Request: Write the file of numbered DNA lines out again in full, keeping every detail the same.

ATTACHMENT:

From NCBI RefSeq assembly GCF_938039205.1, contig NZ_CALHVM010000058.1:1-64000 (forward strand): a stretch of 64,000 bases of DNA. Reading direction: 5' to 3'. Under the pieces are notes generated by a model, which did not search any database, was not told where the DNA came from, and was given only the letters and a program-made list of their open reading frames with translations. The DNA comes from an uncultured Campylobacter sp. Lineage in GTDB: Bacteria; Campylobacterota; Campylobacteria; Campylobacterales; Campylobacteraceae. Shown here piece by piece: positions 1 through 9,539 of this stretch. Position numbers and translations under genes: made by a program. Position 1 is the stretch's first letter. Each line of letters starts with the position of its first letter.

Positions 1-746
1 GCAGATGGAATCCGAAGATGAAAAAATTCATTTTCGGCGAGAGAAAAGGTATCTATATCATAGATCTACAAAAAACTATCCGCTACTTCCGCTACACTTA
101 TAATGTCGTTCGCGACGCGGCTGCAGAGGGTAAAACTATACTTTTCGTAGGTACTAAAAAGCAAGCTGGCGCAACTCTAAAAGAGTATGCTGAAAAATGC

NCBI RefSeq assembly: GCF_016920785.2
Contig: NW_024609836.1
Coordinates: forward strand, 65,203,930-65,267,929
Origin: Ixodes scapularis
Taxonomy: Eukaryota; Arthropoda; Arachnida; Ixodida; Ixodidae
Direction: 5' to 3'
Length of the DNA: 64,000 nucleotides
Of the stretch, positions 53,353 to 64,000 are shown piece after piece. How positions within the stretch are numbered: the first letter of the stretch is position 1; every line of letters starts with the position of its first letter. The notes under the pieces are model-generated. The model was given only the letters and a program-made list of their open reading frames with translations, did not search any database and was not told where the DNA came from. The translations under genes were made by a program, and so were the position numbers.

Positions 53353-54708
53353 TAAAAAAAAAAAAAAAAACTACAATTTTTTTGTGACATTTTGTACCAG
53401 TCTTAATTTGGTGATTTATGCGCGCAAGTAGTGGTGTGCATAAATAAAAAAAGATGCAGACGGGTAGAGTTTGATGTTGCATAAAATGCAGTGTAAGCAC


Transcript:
From NCBI RefSeq assembly GCF_938039205.1, contig NZ_CALHVM010000058.1:1-64000 (forward strand): a stretch of 64,000 bases of DNA. Reading direction: 5' to 3'. Under the pieces are notes generated by a model, which did not search any database, was not told where the DNA came from, and was given only the letters and a program-made list of their open reading frames with translations. The DNA comes from an uncultured Campylobacter sp. Lineage in GTDB: Bacteria; Campylobacterota; Campylobacteria; Campylobacterales; Campylobacteraceae. Shown here piece by piece: positions 1 through 9,539 of this stretch. Position numbers and translations under genes: made by a program. Position 1 is the stretch's first letter. Each line of letters starts with the position of its first letter.

Positions 1-746
1 GCAGATGGAATCCGAAGATGAAAAAATTCATTTTCGGCGAGAGAAAAGGTATCTATATCATAGATCTACAAAAAACTATCCGCTACTTCCGCTACACTTA
101 TAATGTCGTTCGCGACGCGGCTGCAGAGGGTAAAACTATACTTTTCGTAGGTACTAAAAAGCAAGCTGGCGCAACTCTAAAAGAGTATGCTGAAAAATGC

NCBI RefSeq assembly: GCF_016920785.2
Contig: NW_024609836.1
Coordinates: forward strand, 65,203,930-65,267,929
Origin: Ixodes scapularis
Taxonomy: Eukaryota; Arthropoda; Arachnida; Ixodida; Ixodidae
Direction: 5' to 3'
Length of the DNA: 64,000 nucleotides
Of the stretch, positions 53,353 to 64,000 are shown piece after piece. How positions within the stretch are numbered: the first letter of the stretch is position 1; every line of letters starts with the position of its first letter. The notes under the pieces are model-generated. The model was given only the letters and a program-made list of their open reading frames with translations, did not search any database and was not told where the DNA came from. The translations under genes were made by a program, and so were the position numbers.

Positions 53353-54708
53353 TAAAAAAAAAAAAAAAAACTACAATTTTTTTGTGACATTTTGTACCAG
53401 TCTTAATTTGGTGATTTATGCGCGCAAGTAGTGGTGTGCATAAATAAAAAAAGATGCAGACGGGTAGAGTTTGATGTTGCATAAAATGCAGTGTAAGCAC